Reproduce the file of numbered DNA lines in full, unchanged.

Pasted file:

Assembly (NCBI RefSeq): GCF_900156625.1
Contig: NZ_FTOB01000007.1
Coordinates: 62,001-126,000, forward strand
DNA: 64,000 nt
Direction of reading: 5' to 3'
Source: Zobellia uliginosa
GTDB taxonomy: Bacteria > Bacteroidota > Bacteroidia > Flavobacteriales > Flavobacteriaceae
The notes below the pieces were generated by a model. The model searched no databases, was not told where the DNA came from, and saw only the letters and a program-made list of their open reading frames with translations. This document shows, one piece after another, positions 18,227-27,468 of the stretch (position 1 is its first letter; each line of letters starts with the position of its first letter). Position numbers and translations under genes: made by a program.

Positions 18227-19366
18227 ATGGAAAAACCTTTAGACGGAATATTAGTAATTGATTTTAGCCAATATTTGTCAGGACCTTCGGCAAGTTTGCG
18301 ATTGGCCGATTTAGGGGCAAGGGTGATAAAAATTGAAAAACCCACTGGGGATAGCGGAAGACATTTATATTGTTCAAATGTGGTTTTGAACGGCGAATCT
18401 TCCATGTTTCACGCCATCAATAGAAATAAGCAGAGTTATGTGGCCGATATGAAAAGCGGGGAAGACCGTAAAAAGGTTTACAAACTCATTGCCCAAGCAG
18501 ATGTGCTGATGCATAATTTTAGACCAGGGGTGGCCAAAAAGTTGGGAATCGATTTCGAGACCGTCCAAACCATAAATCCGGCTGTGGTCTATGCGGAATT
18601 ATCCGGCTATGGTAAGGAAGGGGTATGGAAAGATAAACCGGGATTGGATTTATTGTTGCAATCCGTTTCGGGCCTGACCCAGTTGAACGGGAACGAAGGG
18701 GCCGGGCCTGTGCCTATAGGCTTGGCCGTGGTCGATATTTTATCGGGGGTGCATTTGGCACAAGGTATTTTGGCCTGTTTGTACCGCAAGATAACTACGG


Assembly (NCBI RefSeq): GCF_900156625.1
Contig: NZ_FTOB01000007.1
Coordinates: 62,001-126,000, forward strand
DNA: 64,000 nt
Direction of reading: 5' to 3'
Source: Zobellia uliginosa
GTDB taxonomy: Bacteria > Bacteroidota > Bacteroidia > Flavobacteriales > Flavobacteriaceae
The notes below the pieces were generated by a model. The model searched no databases, was not told where the DNA came from, and saw only the letters and a program-made list of their open reading frames with translations. This document shows, one piece after another, positions 18,227-27,468 of the stretch (position 1 is its first letter; each line of letters starts with the position of its first letter). Position numbers and translations under genes: made by a program.

Positions 18227-19366
18227 ATGGAAAAACCTTTAGACGGAATATTAGTAATTGATTTTAGCCAATATTTGTCAGGACCTTCGGCAAGTTTGCG
18301 ATTGGCCGATTTAGGGGCAAGGGTGATAAAAATTGAAAAACCCACTGGGGATAGCGGAAGACATTTATATTGTTCAAATGTGGTTTTGAACGGCGAATCT
18401 TCCATGTTTCACGCCATCAATAGAAATAAGCAGAGTTATGTGGCCGATATGAAAAGCGGGGAAGACCGTAAAAAGGTTTACAAACTCATTGCCCAAGCAG
18501 ATGTGCTGATGCATAATTTTAGACCAGGGGTGGCCAAAAAGTTGGGAATCGATTTCGAGACCGTCCAAACCATAAATCCGGCTGTGGTCTATGCGGAATT
18601 ATCCGGCTATGGTAAGGAAGGGGTATGGAAAGATAAACCGGGATTGGATTTATTGTTGCAATCCGTTTCGGGCCTGACCCAGTTGAACGGGAACGAAGGG
18701 GCCGGGCCTGTGCCTATAGGCTTGGCCGTGGTCGATATTTTATCGGGGGTGCATTTGGCACAAGGTATTTTGGCCTGTTTGTACCGCAAGATAACTACGG